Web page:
Alienation Clause Definition
An alienation clause is used in mortgage contracts, especially in commercial real estate. An alienation clause enables a lender to request the repayment of a mortgage in full if the collateral property or asset used for the mortgage is sold or transferred to a third party. An alienation clause triggers a ‘due and payable’ effect in the course of a collateral being sold or transferred. This clause can also be used in property insurance contracts and other types of financial contracts.
Usually, an alienation clause is a provision that is included in a trust deed or mortgage, this clause comes into effect when the ownership of the property changes.
A Little More on What is an Alienation Clause
Loans, financial contracts and mortgages contain the alienation clause. This clause protects the lender in the event of a property being sold or transferred to another party. According to the alienation, a lender can declare a mortgage or loan due and payable when the owner sells the property or transfers it to another party.
Mortgage lenders do not omit the alienation clause when entering a contract or an agreement with a borrower. This clause guarantees the repayment of debts in the event of a borrower selling or transferring the property used as collateral for the loan. This provision requires that a borrower pays his debt in full before the property is sold or transferred to a third party.
Mortgage Alienation Clause Considerations
Although alienation clauses are used mostly for commercial mortgages, many lenders include them in residential mortgages. An alienation clause is a provision that enables a lender to demand the full repayment of a borrower’s debt if the property used for the mortgage is transferred to another party.
Not all mortgages contain an alienation clause, this means that the mortgage owner can sell or transfer the property. Such a contract is an assumable mortgage contract. In an assumable contract, an owner can sell the property based on agreement that the debt will be repaid to the lender on an agreed schedule or repayment plan.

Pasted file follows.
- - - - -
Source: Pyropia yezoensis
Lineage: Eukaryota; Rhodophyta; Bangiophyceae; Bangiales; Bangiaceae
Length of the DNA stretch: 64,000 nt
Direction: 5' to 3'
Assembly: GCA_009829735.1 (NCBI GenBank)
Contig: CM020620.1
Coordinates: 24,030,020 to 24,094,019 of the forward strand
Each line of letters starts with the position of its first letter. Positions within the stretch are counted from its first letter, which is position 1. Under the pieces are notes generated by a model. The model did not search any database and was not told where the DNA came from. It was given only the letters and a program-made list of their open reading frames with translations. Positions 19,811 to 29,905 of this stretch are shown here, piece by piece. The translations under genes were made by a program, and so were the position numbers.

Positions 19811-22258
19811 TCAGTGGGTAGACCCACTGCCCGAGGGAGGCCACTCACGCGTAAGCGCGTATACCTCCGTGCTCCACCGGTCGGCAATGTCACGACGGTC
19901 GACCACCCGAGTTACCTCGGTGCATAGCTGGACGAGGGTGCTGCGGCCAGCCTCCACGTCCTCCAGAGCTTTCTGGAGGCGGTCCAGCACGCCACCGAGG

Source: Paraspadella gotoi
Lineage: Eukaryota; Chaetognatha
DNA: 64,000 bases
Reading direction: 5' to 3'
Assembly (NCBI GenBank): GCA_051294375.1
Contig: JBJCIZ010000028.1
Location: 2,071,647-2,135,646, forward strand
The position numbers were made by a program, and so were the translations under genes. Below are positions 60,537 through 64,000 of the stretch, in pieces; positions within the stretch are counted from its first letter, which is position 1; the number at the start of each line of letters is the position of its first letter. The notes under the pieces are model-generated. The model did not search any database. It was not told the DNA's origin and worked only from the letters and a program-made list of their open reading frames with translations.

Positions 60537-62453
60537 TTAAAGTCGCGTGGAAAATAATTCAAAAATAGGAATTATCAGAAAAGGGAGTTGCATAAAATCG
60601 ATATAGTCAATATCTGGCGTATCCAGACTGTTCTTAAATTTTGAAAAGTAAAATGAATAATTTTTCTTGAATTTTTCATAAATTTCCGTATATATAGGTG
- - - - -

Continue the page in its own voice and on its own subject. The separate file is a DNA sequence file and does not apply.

In most cases, lenders do not go into assumable mortgage contracts because such contracts give no room for an alienation clause. This is not favorable to lenders because it means a borrower can sell or transfer the property despite the existing debt. Borrowers benefit from assumable mortgage contract because it offers them a simplified repayment plan and schedule. Lenders are protected from unpaid debt through the provision of an alienated clause. Original borrowers are required to pay their debt in full before they can sell or transfer the property.
Alienation Clauses in Insurance
Alienation clauses are also included in insurance contracts whether it is a residential and commercial property insurance contract. An alienation clause has a different meaning in the context of an insurance contract as against that of a mortgage contract. In insurance contracts, alienation clauses relieve a policyholder from paying insurance on a property if the property is sold or transferred. This means that the new owner of home needs to purchase a new insurance on the home.
Reference for “Alienation Clause”
Academics research on “Alienation Clause”
Stabilization clauses in natural resource extraction contracts: legal, economic and social implications for developing countries, Oshionebo, E. (2010). Stabilization clauses in natural resource extraction contracts: legal, economic and social implications for developing countries. Asper Rev. Int’l Bus. & Trade L., 10, 1.
Correctly Interpreting Long-Term Leases Pursuant to Modern Contract Law: Toward a Theory of Relational Leases, Johnson Jr, A. M. (1988). Correctly Interpreting Long-Term Leases Pursuant to Modern Contract Law: Toward a Theory of Relational Leases. Virginia Law Review, 751-808.
Due-on-Sale Clauses: The Economic and Legal Issues, Kinzler, T. M. (1981). Due-on-Sale Clauses: The Economic and Legal Issues. U. Pitt. L. Rev., 43, 441.
Stabilization clauses and the evolution of environmental standards in foreign investment contracts, Cotula, L. (2007). Stabilization clauses and the evolution of environmental standards in foreign investment contracts. Yearbook of International Environmental Law, 17(1), 111.
Allocation of decision and ownership rights in franchise relationships, Windsperger, J. (2002). Allocation of decision and ownership rights in franchise relationships. Journal of Marketing Channels, 10(2), 19-38.